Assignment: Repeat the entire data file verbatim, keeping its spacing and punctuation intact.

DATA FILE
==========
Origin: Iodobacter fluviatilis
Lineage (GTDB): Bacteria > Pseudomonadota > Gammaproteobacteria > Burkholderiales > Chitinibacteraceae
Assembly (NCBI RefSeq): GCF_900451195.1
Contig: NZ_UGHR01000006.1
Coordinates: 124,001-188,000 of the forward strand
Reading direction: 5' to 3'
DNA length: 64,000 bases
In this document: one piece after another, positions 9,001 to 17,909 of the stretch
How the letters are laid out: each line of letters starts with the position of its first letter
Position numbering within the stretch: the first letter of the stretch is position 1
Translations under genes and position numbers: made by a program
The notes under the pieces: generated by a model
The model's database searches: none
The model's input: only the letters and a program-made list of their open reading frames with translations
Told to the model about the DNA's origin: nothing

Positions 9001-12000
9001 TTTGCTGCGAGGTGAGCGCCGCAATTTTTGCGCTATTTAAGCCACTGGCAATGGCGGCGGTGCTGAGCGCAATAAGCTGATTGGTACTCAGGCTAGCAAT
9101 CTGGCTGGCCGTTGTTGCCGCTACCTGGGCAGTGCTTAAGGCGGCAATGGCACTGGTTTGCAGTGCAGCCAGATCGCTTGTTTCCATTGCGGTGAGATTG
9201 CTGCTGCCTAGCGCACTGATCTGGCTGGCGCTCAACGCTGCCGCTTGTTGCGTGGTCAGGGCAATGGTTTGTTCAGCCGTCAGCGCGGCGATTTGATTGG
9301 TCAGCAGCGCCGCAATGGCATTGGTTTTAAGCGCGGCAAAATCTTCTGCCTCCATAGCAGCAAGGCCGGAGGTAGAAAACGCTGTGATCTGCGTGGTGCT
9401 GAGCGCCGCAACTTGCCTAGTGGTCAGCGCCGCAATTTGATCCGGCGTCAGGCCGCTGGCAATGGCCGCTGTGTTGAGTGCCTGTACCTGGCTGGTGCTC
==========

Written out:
Origin: Iodobacter fluviatilis
Lineage (GTDB): Bacteria > Pseudomonadota > Gammaproteobacteria > Burkholderiales > Chitinibacteraceae
Assembly (NCBI RefSeq): GCF_900451195.1
Contig: NZ_UGHR01000006.1
Coordinates: 124,001-188,000 of the forward strand
Reading direction: 5' to 3'
DNA length: 64,000 bases
In this document: one piece after another, positions 9,001 to 17,909 of the stretch
How the letters are laid out: each line of letters starts with the position of its first letter
Position numbering within the stretch: the first letter of the stretch is position 1
Translations under genes and position numbers: made by a program
The notes under the pieces: generated by a model
The model's database searches: none
The model's input: only the letters and a program-made list of their open reading frames with translations
Told to the model about the DNA's origin: nothing

Positions 9001-12000
9001 TTTGCTGCGAGGTGAGCGCCGCAATTTTTGCGCTATTTAAGCCACTGGCAATGGCGGCGGTGCTGAGCGCAATAAGCTGATTGGTACTCAGGCTAGCAAT
9101 CTGGCTGGCCGTTGTTGCCGCTACCTGGGCAGTGCTTAAGGCGGCAATGGCACTGGTTTGCAGTGCAGCCAGATCGCTTGTTTCCATTGCGGTGAGATTG
9201 CTGCTGCCTAGCGCACTGATCTGGCTGGCGCTCAACGCTGCCGCTTGTTGCGTGGTCAGGGCAATGGTTTGTTCAGCCGTCAGCGCGGCGATTTGATTGG
9301 TCAGCAGCGCCGCAATGGCATTGGTTTTAAGCGCGGCAAAATCTTCTGCCTCCATAGCAGCAAGGCCGGAGGTAGAAAACGCTGTGATCTGCGTGGTGCT
9401 GAGCGCCGCAACTTGCCTAGTGGTCAGCGCCGCAATTTGATCCGGCGTCAGGCCGCTGGCAATGGCCGCTGTGTTGAGTGCCTGTACCTGGCTGGTGCTC